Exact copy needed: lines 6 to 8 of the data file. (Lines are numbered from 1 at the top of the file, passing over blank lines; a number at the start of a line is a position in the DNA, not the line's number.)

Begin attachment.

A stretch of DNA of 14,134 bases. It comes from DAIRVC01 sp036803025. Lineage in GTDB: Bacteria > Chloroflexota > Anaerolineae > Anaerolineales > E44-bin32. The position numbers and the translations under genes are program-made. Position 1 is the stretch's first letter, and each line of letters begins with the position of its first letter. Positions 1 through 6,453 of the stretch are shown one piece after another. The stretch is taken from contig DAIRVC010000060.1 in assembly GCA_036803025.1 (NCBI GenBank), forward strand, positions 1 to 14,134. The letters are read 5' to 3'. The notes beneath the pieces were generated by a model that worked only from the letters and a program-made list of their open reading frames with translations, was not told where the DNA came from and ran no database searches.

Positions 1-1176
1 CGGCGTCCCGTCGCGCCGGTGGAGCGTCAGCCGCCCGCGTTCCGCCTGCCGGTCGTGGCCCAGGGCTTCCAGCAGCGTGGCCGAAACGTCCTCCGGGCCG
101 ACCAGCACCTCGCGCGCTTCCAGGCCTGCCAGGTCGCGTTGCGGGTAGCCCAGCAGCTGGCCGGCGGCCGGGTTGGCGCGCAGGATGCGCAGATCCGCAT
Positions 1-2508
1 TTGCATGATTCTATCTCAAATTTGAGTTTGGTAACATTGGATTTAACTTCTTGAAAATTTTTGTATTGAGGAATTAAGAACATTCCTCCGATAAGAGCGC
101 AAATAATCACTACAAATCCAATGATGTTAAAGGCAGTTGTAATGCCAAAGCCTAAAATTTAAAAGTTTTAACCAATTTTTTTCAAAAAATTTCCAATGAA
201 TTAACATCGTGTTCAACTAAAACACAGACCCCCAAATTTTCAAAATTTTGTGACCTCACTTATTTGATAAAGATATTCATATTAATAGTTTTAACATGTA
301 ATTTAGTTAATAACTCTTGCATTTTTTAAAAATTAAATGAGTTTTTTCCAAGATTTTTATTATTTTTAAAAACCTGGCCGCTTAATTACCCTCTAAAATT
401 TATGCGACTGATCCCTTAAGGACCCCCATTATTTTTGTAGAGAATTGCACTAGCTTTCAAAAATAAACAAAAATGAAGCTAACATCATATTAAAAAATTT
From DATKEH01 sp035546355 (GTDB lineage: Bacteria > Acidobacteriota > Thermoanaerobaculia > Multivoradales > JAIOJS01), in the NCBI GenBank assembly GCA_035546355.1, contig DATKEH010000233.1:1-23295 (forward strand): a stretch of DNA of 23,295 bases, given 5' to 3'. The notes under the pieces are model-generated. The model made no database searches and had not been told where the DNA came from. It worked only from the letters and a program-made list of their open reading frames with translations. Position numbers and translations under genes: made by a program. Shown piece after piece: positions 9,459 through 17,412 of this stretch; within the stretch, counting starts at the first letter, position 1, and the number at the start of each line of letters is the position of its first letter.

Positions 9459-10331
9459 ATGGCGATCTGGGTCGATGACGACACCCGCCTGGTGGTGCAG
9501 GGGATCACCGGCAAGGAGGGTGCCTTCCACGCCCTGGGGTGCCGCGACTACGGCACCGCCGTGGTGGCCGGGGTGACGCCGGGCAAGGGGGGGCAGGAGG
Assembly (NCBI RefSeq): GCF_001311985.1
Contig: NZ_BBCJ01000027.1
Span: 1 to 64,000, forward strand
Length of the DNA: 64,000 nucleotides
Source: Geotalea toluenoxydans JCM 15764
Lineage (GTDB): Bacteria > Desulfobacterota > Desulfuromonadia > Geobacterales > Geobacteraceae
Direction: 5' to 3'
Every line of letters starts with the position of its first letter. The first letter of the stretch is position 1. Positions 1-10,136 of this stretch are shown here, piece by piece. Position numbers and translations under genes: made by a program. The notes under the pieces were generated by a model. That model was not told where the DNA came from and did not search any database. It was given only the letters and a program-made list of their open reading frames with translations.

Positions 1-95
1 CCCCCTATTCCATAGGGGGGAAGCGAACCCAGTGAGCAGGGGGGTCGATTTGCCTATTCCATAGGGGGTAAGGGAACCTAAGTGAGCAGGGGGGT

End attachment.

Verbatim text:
1 TTGCATGATTCTATCTCAAATTTGAGTTTGGTAACATTGGATTTAACTTCTTGAAAATTTTTGTATTGAGGAATTAAGAACATTCCTCCGATAAGAGCGC
101 AAATAATCACTACAAATCCAATGATGTTAAAGGCAGTTGTAATGCCAAAGCCTAAAATTTAAAAGTTTTAACCAATTTTTTTCAAAAAATTTCCAATGAA
201 TTAACATCGTGTTCAACTAAAACACAGACCCCCAAATTTTCAAAATTTTGTGACCTCACTTATTTGATAAAGATATTCATATTAATAGTTTTAACATGTA